What is anemia?

Anemia is a condition that develops when your blood lacks enough healthy red blood cells or hemoglobin. Hemoglobin is a main part of red blood cells and binds oxygen. If you have too few or abnormal red blood cells, or your hemoglobin is abnormal or low, the cells in your body will not get enough oxygen.

This is a very common ailment, wherein the haemoglobin and RBC (red blood corpuscles) counts fall from their normal levels.

The normal level of hemoglobin is generally different in males and females. For men, anemia is typically defined as hemoglobin level of less than 13.5 gram/100 ml and in women as hemoglobin of less than 12.0 gram/100 ml. These definitions may vary slightly depending on the source and the laboratory reference used.


  1. Weakness, dizziness and quick exhaustion.
  2. A haggard look, lined with premature wrinkles.
  3. Eyes stripped off its shine, mirroring fatigue.
  4. Failing memory.
  5. Shortness of breath and palpitation on exertion.
  6. Occasional disturbing headache.
  7. Slow healing of wounds
  8. Pale looking skin and mucus membranes.

Root Causes

  1. Loss of blood from the body i.e. haemorrhaging by injury, bleeding piles, bleeding from nose, mouth, lungs, anus, genital tracts or excessive menstruation in case of women.
  2. Inadequate supply of blood-forming ingredients in food taken.
  3. Destruction of red blood corpuscles inside the body after they are formed.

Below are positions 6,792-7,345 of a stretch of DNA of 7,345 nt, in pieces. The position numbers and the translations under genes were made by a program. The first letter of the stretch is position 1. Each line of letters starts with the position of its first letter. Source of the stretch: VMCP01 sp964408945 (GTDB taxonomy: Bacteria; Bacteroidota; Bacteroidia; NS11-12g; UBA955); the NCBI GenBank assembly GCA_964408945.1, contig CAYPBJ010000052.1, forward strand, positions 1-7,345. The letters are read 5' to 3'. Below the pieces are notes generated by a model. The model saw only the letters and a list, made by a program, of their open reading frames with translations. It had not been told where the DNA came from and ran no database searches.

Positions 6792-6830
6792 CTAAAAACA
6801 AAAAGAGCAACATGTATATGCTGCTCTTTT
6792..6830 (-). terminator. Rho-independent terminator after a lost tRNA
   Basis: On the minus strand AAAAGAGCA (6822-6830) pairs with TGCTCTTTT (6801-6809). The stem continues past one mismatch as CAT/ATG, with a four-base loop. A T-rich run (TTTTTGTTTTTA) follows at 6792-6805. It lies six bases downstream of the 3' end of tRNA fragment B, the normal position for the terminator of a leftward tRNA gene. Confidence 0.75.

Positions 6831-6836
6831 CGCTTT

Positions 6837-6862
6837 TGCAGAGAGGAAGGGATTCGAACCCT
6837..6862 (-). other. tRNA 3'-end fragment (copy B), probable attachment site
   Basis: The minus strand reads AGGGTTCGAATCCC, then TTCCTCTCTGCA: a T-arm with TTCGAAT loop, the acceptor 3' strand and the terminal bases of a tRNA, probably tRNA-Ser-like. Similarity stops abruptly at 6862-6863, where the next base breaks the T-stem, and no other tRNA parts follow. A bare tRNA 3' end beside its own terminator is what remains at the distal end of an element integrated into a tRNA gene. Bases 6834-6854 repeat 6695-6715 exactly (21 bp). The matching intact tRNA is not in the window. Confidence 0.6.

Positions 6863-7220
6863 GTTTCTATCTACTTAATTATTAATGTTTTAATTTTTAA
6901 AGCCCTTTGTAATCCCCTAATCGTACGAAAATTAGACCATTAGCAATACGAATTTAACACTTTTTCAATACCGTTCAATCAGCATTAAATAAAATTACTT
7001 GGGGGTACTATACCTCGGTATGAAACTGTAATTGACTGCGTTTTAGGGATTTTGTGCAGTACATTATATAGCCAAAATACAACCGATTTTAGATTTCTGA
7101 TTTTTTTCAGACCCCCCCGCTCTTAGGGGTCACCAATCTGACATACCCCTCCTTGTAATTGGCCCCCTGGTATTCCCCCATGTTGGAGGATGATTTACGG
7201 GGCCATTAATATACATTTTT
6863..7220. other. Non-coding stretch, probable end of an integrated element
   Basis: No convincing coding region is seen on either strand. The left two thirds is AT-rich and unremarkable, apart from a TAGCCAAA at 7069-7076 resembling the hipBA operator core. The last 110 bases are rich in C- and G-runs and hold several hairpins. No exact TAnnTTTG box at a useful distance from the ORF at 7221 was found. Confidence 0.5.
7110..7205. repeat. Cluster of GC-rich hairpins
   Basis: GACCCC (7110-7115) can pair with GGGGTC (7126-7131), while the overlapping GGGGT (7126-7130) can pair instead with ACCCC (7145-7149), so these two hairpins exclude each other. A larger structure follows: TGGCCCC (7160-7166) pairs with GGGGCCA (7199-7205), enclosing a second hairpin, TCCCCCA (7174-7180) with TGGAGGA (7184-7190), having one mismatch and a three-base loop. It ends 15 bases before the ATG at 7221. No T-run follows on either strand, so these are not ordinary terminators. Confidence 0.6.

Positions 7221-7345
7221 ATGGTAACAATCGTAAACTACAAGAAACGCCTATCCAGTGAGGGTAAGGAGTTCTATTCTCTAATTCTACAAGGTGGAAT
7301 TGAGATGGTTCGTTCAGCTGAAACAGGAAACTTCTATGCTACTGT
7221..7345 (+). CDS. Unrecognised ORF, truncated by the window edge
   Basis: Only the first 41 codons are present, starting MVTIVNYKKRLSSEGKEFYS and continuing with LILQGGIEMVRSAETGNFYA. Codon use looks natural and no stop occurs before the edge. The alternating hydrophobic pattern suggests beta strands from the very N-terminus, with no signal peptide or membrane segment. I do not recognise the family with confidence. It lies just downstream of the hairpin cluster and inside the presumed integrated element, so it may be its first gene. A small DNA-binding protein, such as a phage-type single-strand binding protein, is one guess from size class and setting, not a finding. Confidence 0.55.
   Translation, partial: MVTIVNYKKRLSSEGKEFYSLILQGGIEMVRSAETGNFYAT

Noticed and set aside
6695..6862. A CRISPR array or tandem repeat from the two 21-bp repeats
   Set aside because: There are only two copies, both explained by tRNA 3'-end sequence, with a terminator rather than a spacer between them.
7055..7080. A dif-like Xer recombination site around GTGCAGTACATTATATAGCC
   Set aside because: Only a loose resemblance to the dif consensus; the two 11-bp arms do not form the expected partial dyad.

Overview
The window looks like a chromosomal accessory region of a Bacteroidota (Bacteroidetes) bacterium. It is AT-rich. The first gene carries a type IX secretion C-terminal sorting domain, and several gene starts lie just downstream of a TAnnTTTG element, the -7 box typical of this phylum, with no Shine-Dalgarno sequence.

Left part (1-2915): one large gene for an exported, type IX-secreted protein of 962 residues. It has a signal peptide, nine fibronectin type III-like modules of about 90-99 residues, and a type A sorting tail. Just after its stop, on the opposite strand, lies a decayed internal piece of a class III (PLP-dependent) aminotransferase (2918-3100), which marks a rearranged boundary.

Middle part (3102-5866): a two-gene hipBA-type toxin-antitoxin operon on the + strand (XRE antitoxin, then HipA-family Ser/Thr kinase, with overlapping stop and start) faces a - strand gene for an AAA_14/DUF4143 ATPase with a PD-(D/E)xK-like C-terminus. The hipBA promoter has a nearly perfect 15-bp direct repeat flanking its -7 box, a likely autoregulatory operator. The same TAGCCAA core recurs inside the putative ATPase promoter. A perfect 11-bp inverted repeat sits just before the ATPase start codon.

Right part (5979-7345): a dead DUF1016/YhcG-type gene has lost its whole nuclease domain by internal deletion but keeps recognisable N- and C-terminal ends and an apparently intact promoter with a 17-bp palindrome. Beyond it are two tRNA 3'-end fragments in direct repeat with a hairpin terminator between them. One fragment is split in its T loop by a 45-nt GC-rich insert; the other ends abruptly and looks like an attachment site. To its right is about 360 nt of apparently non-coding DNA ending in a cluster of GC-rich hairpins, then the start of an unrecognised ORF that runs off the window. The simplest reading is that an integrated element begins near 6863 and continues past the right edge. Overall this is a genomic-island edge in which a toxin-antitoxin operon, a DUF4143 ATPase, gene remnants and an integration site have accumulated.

4. Deficiency in the production of blood because of defective functioning of liver and / or bone marrow.
  5. Lack of hydrochloric acid in stomach, needed for digestion of iron and proteins.
  6. Presence of hookworms, pinworms, round worms and tapeworms that feed on the supply of blood as well as on vitamins.

Anemia Caused by Iron Deficiency

Without adequate iron, the body is unable to produce normal red blood cells. In young women, iron deficiency anemia can result from heavy menstrual bleeding. Non-menstruating women or men who develop iron deficiency need to have a colon exam (colonoscopy or barium enema) to help identify the source of chronic bleeding.

With iron deficiency anemia, your doctor will probably recommend iron supplements that contain the ferrous form of iron, which your body can absorb easily. Timed-release iron supplements are not a good choice for most people, because iron is primarily absorbed in the upper part of the digestive tract. If you use iron supplements, remember the following cautions:

  1. Always consult with your doctor before taking iron supplements. Excess iron intake can be harmful. Symptoms of iron overload include fatigue, vomiting, diarrhea, headache, irritability, heart disease, and joint problems.
  2. Iron supplements -- like all supplements and any medication -- should be kept out of the reach of children. Iron poisoning is the most common cause of accidental poisoning in young children. Eating even a few tablets can prove fatal in a matter of hours. Symptoms of poisoning in a child include dizziness, confusion, nausea, vomiting, and diarrhea. Seek medical help immediately.
  3. Watch for side effects. You may need to continue taking iron supplements for up to one year. Taking iron supplements with food can help prevent common side effects, which may include nausea, diarrhea, constipation, and stomach pain. Let your doctor know if you continue to have side effects. Different formulations are available.
  4. Watch for drug interactions. Tell your doctor if you are being treated for another condition. For example, calcium supplements interfere with iron absorption, so it is best to take them at different times of the day.
  5. The body absorbs iron best when taken in a mildly acidic medium, so taking iron with a half-glass of orange juice or with vitamin C is helpful.